There are benefits to a good education but there are some skills that are learned outside the classroom. Experience is what we commonly refer to as learning on the job; that innate ability to know and understand the business at hand. Networking, over coming objections, preparing and organizing your presentation, “thinking on your feet” are all valid but how often do we take into consideration LISTENING. Sharpening listening skills is relatively easy to begin practicing. Remember, listening is not a passive process.
Be ready to hear and consider all sides of an issue in other words listen with an open mind. We may not agree with what is being said, but we must avoid defensiveness. Consider the interaction an opportunity to understand new viewpoints and ideas. Our willingness to listen to a different perspective will sometimes yield surprising new insights.
Begin with listening to the entire message and allow each conversation to run its course then and only then can you advance your thoughts, and respond with understanding. There is a proper time to respond and recognizing those signals will create an even flow with the conversation. Restrain the urge to interrupt it will devalue their message, and it is often perceived as rude and offensive. If ever you do interrupt it is good to be apologetic and acknowledge that you are interrupting; that awareness goes a long way towards mending your deliberate violation of the other person’s right to speak. We can only do one thing effectively at a time: listen or respond.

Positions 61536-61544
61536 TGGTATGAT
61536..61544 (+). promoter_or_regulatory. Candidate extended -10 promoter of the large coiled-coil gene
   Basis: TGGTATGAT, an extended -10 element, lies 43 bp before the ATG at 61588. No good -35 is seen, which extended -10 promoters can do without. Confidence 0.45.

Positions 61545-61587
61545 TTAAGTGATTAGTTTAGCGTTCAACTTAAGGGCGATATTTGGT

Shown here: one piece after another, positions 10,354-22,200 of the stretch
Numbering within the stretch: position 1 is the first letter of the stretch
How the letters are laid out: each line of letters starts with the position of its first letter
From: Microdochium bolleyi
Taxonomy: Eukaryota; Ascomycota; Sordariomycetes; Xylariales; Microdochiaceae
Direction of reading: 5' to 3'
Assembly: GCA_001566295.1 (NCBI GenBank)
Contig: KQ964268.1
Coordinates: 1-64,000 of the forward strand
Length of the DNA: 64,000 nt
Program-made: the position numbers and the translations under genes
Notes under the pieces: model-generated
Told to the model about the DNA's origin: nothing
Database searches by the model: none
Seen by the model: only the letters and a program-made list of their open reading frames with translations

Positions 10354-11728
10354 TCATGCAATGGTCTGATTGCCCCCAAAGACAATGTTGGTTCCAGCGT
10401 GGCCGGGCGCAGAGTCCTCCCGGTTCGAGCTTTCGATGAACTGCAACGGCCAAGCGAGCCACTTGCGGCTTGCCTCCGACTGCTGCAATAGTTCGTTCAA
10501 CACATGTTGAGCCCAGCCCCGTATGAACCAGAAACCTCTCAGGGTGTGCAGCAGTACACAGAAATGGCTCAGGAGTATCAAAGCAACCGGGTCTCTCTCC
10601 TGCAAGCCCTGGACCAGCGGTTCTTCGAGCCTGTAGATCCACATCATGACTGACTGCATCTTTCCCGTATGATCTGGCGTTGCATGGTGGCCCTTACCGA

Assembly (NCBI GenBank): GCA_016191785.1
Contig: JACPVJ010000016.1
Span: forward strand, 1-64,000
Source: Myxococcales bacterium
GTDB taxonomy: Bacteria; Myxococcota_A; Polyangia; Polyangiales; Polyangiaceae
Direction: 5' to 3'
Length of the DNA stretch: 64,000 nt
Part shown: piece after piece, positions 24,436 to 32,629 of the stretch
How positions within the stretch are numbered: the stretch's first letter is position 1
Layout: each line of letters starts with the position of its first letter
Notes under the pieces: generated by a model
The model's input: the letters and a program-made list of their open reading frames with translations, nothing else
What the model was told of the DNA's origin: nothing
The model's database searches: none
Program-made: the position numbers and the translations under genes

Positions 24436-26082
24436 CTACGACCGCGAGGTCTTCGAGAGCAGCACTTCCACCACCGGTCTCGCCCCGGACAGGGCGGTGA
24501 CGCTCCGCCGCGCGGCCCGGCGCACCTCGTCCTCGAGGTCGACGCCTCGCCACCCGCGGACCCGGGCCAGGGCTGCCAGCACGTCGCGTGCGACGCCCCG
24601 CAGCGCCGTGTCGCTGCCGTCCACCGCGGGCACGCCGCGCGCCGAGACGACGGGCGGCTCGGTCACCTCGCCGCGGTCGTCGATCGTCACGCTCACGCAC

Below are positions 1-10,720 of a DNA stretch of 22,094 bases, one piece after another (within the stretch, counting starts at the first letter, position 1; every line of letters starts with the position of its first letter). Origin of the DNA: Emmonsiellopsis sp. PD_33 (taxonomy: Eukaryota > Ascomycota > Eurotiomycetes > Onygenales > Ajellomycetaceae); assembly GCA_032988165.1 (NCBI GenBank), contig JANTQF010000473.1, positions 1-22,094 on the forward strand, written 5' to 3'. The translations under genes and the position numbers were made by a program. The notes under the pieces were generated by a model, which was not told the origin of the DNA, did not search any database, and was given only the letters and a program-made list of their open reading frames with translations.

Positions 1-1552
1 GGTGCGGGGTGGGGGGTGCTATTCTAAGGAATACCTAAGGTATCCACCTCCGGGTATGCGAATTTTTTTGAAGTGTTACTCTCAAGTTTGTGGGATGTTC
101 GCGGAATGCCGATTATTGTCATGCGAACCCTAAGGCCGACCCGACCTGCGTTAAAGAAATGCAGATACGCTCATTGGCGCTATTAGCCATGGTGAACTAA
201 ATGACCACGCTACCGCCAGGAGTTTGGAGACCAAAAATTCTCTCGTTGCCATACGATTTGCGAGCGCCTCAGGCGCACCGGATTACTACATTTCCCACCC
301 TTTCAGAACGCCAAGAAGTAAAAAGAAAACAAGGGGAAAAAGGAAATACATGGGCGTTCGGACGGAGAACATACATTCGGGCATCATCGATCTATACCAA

The best gauge to know whether you are listening is actively looking for the central idea of what is said. Our job would be easy listening to a well-communicated idea, not all of us are effective communicators. Regardless of the speaker’s ability, if you can share a summary of what you heard you are confirming your understanding of the topic. Asking questions shows your understanding of a topic. When we ask questions, we are showing that we are listening and help the speaker to communicate effectively with us. The ability to ask good questions also helps us to learn. I would caution you to use discretion and ask genuine questions. Questioning everything may back fire and perceived as a way to make you seem smart.
Finally the most important action is to show the speaker you are listening. Visible body language and audibly demonstrating that we are listening is just as important as the listening itself. A simple nod of the head, maintaining eye contact, taking notes when appropriate and verbal affirmation such as asking question assures the speaker we are paying attention. Practicing listening will open doors and increase your bottom line.
About the Author: Thomas Miner is the presidenr of Bartleby Press, an Austin printing service